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Estimation of Some Technology Stock Betas |

The Capital Asset Pricing Model (CAPM) is a venerable but often maligned tool to characterize comovements between asset and market prices. Although many issues arise in CAPM implementation and interpretation, one problem that practitioners face is to estimate the coefficients of the CAPM with incomplete stock price data.

This example shows how to use the missing data regression functions
to estimate the coefficients of the CAPM. You can run the example
directly using `CAPMdemo.m` located at `matlabroot``/toolbox/finance/findemos`.

Given a host of assumptions that can be found in the references
(see Sharpe [11], Lintner [6], Jarrow [5], and Sharpe, et. al. [12]),
the CAPM concludes that asset returns have a linear relationship with
market returns. Specifically, given the return of all stocks that
constitute a market denoted as *M* and the return
of a riskless asset denoted as *C*, the CAPM states
that the return of each asset *R*_{i} in the market has the expectational form

for assets *i* = 1, ..., *n*,
where *β _{i}* is a parameter
that specifies the degree of comovement between a given asset and
the underlying market. In other words, the expected return of each
asset is equal to the return on a riskless asset plus a risk-adjusted
expected market return net of riskless asset returns. The collection
of parameters

Note that the beta of an asset has the form

which is the ratio of the covariance between asset and market returns divided by the variance of market returns. If an asset has a beta = 1, the asset is said to move with the market; if an asset has a beta > 1, the asset is said to be more volatile than the market. Conversely, if an asset has a beta < 1, the asset is said to be less volatile than the market.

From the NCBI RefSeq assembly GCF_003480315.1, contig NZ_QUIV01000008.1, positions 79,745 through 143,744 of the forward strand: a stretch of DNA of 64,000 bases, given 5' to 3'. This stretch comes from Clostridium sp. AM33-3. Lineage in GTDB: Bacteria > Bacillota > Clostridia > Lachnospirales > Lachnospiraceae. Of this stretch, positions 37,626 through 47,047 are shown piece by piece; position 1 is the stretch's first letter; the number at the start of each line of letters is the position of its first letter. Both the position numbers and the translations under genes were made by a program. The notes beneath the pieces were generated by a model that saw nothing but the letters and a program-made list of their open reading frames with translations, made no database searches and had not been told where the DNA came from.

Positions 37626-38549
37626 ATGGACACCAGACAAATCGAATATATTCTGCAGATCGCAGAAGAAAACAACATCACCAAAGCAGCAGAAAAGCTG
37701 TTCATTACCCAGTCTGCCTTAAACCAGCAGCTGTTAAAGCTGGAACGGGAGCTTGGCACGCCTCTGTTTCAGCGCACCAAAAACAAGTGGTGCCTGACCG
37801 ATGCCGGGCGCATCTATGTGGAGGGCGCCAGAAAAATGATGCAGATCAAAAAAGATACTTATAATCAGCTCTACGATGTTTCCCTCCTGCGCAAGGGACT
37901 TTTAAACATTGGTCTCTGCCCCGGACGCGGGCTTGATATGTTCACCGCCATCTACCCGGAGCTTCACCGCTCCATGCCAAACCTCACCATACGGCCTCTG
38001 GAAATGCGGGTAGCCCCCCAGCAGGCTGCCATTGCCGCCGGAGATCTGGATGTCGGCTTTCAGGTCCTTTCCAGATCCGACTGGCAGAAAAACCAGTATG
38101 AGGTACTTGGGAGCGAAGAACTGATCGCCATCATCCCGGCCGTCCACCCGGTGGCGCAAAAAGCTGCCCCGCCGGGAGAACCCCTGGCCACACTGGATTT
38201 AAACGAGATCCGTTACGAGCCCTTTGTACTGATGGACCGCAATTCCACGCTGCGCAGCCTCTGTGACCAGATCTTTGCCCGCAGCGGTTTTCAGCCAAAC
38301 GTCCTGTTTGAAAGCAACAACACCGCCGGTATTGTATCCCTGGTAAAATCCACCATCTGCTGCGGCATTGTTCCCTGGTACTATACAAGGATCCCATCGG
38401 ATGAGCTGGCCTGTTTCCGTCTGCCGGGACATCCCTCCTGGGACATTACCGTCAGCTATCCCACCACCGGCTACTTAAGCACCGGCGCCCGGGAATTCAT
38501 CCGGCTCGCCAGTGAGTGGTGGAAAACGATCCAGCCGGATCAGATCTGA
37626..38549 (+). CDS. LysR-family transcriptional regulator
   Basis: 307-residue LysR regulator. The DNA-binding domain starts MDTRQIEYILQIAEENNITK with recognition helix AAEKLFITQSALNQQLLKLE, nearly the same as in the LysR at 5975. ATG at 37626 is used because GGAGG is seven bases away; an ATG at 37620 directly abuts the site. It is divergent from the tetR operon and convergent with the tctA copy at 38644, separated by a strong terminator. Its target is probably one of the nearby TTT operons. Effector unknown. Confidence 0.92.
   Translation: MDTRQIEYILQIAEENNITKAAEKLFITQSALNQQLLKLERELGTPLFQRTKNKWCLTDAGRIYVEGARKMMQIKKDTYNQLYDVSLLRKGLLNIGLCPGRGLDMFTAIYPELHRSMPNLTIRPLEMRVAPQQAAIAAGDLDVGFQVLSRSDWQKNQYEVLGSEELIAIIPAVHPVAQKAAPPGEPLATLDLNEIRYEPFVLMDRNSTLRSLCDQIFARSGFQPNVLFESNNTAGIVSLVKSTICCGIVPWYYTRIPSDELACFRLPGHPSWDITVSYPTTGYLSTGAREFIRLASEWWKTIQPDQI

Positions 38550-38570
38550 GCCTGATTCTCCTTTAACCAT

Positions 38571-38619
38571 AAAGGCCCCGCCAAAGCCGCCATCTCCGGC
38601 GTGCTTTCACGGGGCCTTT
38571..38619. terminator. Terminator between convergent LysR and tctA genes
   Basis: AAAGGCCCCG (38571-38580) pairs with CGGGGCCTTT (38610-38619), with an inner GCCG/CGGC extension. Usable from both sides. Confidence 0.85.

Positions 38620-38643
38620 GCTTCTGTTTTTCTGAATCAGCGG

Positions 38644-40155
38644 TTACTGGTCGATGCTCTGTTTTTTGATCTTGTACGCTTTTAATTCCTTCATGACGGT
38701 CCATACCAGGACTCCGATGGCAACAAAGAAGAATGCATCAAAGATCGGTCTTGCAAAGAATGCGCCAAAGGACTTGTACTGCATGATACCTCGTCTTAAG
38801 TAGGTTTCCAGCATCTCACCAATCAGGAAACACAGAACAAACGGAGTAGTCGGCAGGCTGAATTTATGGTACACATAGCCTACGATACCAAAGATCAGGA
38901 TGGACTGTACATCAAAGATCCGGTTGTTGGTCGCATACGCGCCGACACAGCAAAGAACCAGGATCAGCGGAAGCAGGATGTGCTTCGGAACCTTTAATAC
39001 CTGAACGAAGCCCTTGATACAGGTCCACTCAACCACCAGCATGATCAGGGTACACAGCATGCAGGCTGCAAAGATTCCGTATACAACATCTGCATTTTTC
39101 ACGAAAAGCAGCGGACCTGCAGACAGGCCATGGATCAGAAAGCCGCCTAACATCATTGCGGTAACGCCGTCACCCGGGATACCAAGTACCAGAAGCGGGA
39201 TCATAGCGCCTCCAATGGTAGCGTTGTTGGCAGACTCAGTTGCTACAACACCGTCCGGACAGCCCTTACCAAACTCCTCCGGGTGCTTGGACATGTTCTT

The standard CAPM model is a linear model with additional parameters
for each asset to characterize residual errors. For each of *n* assets
with *m* samples of observed asset returns *R _{k,i}*,
market returns

for samples *k* = 1, ..., *m* and
assets *i* = 1, ..., *n*, where *α _{i}* is
a parameter that specifies the nonsystematic return of an asset,

The collection of parameters *α*_{1}, ..., *α _{n}* are
called asset alphas. The strict form of the CAPM specifies that alphas
must be zero and that deviations from zero are the result of temporary
disequilibria. In practice, however, assets may have nonzero alphas,
where much of active investment management is devoted to the search
for assets with exploitable nonzero alphas.

To allow for the possibility of nonzero alphas, the estimation model generally seeks to estimate alphas and to perform tests to determine if the alphas are statistically equal to zero.

The residual errors *V _{i}* are
assumed to have moments

and

for assets *i,j* = 1, ..., *n*,
where the parameters *S*_{11}, ..., *S _{nn}* are
called residual or nonsystematic variances/covariances.

The square root of the residual variance of each asset, for
example, sqrt(*S _{ii}*) for

Although betas can be estimated for companies with sufficiently long histories of asset returns, it is difficult to estimate betas for recent IPOs. However, if a collection of sufficiently observable companies exists that can be expected to have some degree of correlation with the new company's stock price movements, that is, companies within the same industry as the new company, it is possible to obtain imputed estimates for new company betas with the missing-data regression routines.

To illustrate how to use the missing-data regression routines, estimate betas for 12 technology stocks, where a single stock (GOOG) is an IPO.

Load dates, total returns, and ticker symbols for the 12 stocks from the MAT-file

`CAPMuniverse`.load CAPMuniverse whos Assets Data Dates

Name Size Bytes Class Assets 1x14 952 cell array Data 1471x14 164752 double array Dates 1471x1 11768 double array Grand total is 22135 elements using 177472 bytes

The assets in the model have the following symbols, where the last two series are proxies for the market and the riskless asset:

Assets(1:7) Assets(8:14)